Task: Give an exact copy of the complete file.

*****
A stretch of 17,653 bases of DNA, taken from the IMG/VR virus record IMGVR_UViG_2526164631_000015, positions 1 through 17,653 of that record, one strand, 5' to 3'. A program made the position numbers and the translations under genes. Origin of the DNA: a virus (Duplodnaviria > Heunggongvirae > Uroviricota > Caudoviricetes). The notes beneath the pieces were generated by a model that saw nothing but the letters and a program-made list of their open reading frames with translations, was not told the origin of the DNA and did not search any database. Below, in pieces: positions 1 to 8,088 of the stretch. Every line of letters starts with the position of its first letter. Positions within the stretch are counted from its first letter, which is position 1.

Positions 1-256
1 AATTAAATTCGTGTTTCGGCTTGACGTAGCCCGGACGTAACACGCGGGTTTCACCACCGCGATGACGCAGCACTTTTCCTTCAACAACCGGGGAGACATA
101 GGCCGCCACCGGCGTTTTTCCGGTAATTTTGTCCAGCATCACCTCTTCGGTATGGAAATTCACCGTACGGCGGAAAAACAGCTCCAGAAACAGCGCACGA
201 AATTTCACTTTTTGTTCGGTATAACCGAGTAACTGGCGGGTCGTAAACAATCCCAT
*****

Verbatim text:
A stretch of 17,653 bases of DNA, taken from the IMG/VR virus record IMGVR_UViG_2526164631_000015, positions 1 through 17,653 of that record, one strand, 5' to 3'. A program made the position numbers and the translations under genes. Origin of the DNA: a virus (Duplodnaviria > Heunggongvirae > Uroviricota > Caudoviricetes). The notes beneath the pieces were generated by a model that saw nothing but the letters and a program-made list of their open reading frames with translations, was not told the origin of the DNA and did not search any database. Below, in pieces: positions 1 to 8,088 of the stretch. Every line of letters starts with the position of its first letter. Positions within the stretch are counted from its first letter, which is position 1.

Positions 1-256
1 AATTAAATTCGTGTTTCGGCTTGACGTAGCCCGGACGTAACACGCGGGTTTCACCACCGCGATGACGCAGCACTTTTCCTTCAACAACCGGGGAGACATA
101 GGCCGCCACCGGCGTTTTTCCGGTAATTTTGTCCAGCATCACCTCTTCGGTATGGAAATTCACCGTACGGCGGAAAAACAGCTCCAGAAACAGCGCACGA
201 AATTTCACTTTTTGTTCGGTATAACCGAGTAACTGGCGGGTCGTAAACAATCCCAT